Here are some examples of what in my view are blatantly evil and incredibly destructive religious precepts:

    “Blessed art thou, O Lord our God, King of the universe, who hast not made me a woman”
    (Sephath Emeth, p. 10).
    “Wives, submit yourselves unto your own husbands, as unto the Lord. For the husband is the head of the wife”
    (Ephesians 5: 22-23).
    “Men are superior to women on account of the qualities with which God hath gifted the one above the other”
    (Koran 4:37).

What a disgusting “God” these quotes reveal! Who would want to worship, who could trust, such an insecure bully?

What on earth possessed the men who could institute a daily prayer thanking God that they’re not born female? How about not born stupid, or poor, or apelike, or with three legs, or something? Of course, any of these could cause offense to any being that happens to have these characteristics, so we’d not think of creating a new prayer like that now (at least, we wouldn’t do it in the UK), but because we’re so politically correct, we also wouldn’t challenge any religion that continues to promulgate this oppressive crap. Here’s a novel idea: how about thanking God for what you are, instead of for what you are not?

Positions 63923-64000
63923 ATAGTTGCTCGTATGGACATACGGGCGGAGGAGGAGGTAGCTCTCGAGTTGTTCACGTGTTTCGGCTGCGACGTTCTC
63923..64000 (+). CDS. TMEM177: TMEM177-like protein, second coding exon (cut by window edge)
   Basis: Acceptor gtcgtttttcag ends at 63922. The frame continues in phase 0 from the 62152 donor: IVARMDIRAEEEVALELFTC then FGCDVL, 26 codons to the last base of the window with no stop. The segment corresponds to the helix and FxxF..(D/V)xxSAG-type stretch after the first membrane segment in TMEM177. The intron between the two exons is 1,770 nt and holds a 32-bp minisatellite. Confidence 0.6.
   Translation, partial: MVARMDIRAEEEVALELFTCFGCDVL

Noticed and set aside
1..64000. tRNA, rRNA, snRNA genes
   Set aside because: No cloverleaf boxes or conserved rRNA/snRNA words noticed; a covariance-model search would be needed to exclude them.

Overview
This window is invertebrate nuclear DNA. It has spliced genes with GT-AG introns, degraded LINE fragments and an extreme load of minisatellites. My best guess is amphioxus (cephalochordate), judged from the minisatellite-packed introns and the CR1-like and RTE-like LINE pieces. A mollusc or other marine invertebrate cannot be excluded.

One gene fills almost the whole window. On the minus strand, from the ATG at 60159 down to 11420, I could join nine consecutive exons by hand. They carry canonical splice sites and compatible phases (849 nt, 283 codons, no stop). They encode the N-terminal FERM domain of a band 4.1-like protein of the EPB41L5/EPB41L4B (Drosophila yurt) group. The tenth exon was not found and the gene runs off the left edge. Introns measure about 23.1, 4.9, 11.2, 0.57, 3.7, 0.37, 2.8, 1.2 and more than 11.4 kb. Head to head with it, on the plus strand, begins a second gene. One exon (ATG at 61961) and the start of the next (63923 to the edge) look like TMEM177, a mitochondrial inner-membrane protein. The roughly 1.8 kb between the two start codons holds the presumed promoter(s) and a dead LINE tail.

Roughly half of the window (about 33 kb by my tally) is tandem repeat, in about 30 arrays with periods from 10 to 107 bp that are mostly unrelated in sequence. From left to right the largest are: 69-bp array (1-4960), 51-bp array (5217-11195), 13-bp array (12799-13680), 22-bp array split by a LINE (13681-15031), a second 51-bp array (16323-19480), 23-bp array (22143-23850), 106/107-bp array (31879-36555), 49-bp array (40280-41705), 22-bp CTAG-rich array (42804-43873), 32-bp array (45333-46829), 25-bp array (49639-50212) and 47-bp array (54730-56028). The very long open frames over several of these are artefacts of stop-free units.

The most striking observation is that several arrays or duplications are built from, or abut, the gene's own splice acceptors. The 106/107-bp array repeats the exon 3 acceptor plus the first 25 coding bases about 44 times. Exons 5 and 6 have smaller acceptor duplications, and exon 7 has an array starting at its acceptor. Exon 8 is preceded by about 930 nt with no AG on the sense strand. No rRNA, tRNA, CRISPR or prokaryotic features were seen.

When one reads these, it is hard to understand how anyone can insist that religion is a good thing. The only people who benefit from it are men, and even this benefit is short-term and deceiving, because how can men truly be served by systems that encourage them to be less-than-human and that rob them of the possibility of living a truly fulfilled life that is enriched and balanced by the female principle, by honest, equal relationships with women?

The huge need to oppress women reveals an enormous fear of women. This cripples both sexes and ties us into continual battles with each other, when there are so many other issues on the planet that would benefit from our pouring all our energy jointly into their resolution instead.

Maybe there’s a poem here somewhere, but at the moment I just feel sick!



{Sun 25 March 2007}   The Priesthood of the Soul

The priesthood of the soul